Unprecedented closures leave some guides on hook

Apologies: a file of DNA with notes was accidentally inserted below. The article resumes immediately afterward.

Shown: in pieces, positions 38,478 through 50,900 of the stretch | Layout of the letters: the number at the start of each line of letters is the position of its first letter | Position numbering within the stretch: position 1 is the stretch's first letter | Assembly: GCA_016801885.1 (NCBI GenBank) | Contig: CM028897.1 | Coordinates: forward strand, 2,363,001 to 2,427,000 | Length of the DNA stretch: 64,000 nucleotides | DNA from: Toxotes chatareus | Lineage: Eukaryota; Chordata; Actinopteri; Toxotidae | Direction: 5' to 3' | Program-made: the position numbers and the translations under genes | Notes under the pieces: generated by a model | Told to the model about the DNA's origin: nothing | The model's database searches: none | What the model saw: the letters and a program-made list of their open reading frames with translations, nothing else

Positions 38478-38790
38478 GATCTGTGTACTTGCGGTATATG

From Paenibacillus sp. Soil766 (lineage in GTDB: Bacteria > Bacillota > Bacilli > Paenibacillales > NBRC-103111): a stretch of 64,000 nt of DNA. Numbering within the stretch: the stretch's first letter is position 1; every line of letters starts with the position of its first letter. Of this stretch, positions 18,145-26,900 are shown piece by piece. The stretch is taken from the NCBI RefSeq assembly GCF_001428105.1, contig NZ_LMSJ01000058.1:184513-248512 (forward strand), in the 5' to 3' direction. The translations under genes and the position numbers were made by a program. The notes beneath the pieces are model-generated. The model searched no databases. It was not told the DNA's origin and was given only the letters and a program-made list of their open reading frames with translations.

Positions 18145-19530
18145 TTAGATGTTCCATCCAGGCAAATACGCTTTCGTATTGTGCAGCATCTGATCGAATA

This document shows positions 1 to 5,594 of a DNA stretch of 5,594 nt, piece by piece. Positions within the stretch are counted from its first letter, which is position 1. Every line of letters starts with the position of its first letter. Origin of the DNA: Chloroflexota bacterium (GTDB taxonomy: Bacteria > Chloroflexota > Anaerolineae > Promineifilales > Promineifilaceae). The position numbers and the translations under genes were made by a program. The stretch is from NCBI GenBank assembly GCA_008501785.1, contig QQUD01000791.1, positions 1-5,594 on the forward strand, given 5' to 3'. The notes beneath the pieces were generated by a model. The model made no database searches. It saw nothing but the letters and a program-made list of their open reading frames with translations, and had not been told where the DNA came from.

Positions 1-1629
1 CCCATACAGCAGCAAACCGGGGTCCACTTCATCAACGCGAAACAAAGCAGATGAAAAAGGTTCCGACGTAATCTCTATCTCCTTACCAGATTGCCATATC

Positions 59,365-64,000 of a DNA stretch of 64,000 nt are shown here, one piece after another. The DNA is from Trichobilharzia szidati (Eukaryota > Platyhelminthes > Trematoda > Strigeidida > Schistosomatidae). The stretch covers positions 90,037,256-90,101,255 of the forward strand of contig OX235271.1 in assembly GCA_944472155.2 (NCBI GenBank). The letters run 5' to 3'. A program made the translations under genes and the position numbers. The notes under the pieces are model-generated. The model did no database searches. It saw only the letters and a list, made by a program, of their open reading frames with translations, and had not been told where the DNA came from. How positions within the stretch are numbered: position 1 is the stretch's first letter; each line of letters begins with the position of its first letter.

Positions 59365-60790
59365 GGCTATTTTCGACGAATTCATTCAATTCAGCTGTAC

first_img Receive latest stories and local news in your email: The Northwest sportfishing industry has been rattled by unprecedented salmon fishing closures this year, and the closures just won’t quit.Recently the Oregon Department of Fish and Wildlife (ODFW) closed all the rivers on the state’s north coast to the retention of Chinook salmon starting today.The main stem Columbia River was closed to all salmon and steelhead fishing in September to protect disappointing runs. Almost every Columbia River tributary has been closed to fishing for Chinook.For the fishing guides, hotels, gear manufacturers, and other businesses that depend on salmon fishing dollars, these closures have been hard to take. Many communities depend on this money, and when it isn’t there the effects ripple through the local economies. Subscribe Today “We are going to have these down times, but we are making it worse,” Fisher said.He is very critical of the smolt plant reductions driven by native fish proponents and their attacks in the courts on hatchery production.“We are planting 130 million less smolts in Washington state, and that makes a bad down turn even worse.”As for the hatchery cuts and restructuring, supposedly to help wild salmon?“This little experiment did not go well,” he said.Most experts believe the good times will return, but until then communities and businesses that depend on salmon dollars will have to tighten their belt.Guides ListGone Catchin’ Guide Service, Cameron Black (360) 921-5079,Lance Fisher Fishing: (866) 936-7041,Bill Monroe Outdoors: (503) 702-4028 By Terry Otto, Columbian staff writer Published: October 31, 2018, 11:28pm He thinks that these closures will hit newer, less established guides harder.Cody Clark of Bob’s Sporting Goods in Longview reports that fishing gear sales at the retail outlet have really suffered, but other lines of gear have picked up.“It’s the worst year in fishing sales since I’ve been here,” Clark said, “but our archery and hunting sales have made up for it.”“The Cowlitz has always been our plan B, but it was closed this year for Chinook, so we had no plan B.”Clark believes that anglers, tired of closures and empty rivers, have given up for the year. Rising sales of camouflage clothing and other hunting gear suggest that would-be anglers are turning to hunting instead this fall. Liz Hamilton, the executive director of the Northwest Sportfishing Industry Association (NSIA), agrees that the average fishermen may be done for the year.“It’s tough for the dedicated angler,” Hamilton said. “They hear the word closure, and they hang it up.”She added: “I think this is nearly uncharted waters for this generation. The geographic scope of these closures is huge. Closing the Columbia on Sept. 12 was like canceling Christmas.”August and September are the money months for Columbia River guides that target the popular Chinook. The Columbian is becoming a rare example of a news organization with local, family ownership. Subscribe today to support local journalism and help us to build a stronger community. Share: The north coast bays and tidewater areas will remain open, and that will give Oregon fishermen some opportunities.ODFW also reduced the daily bag limit to one Chinook per day, and dropped the yearly limit from ten Chinook to three.Popular local guide Cameron Black of Gone Catchin’ Guide Service said he has canceled some trips, but he is still doing okay.“I tell people how it is out there, that we are just getting a couple fish a day, and I let them decide whether to cancel,” Black said. By signing up you are agreeing to our Privacy Policy and Terms of Service.center_img GO [email protected] Unprecedented salmon fishing closures have left businesses and communities that depend on salmon dollars are feeling the pinch. Terry Otto/The Columbian Photo Gallery Share: Unprecedented closures leave some guides on hook Many anglers have given up for the year “That main stem Columbia closure hurt a lot of guys bottom lines,” guide Bill Monroe Jr. said “It’s been tough.”Monroe was preparing to fish Tillamook Bay’s rivers this month, but the closure of those streams kick in on Thursday, just as the fishing is heating up.“Lots of guides were ready to spend November fishing in the rivers (of Tillamook Bay). Now they aren’t going to be able to do that,” Monroe said.Still, he is supportive of the closure in light of the poor returns.“A lot of the guides pushed for this,” he said, noting that they wanted to protect the salmon on the spawning grounds. 2 Photos Terry Otto Columbian staff writer She notes that sport anglers have been hammered for years. There was the drought of 2015, the blob of warm, nutrient-poor water across the northern Pacific that did not break up until 2016, and the floods of spring 2017, which kept anglers off the Columbia River.The economic costs of the closures are significant. According to a study commissioned by the NSIA and prepared by Southwick Associates of Florida, anglers spend an average of $115 on expenditures for each fishing trip.That figure includes gas, food and other expenditures, but does not include the money spent on durable goods, such as boats, electronics, and gear, which are the economic engine that drives the industry.According to the WDFW, sportfishing generates $1.1 billion each year for the state’s economy.Lance Fisher, long-time fishing guide and host of The Northwest Outdoors radio show, thinks the established businesses will probably endure, but it has not been easy. He also does not mince words about the state’s management of the troubled fish.last_img read more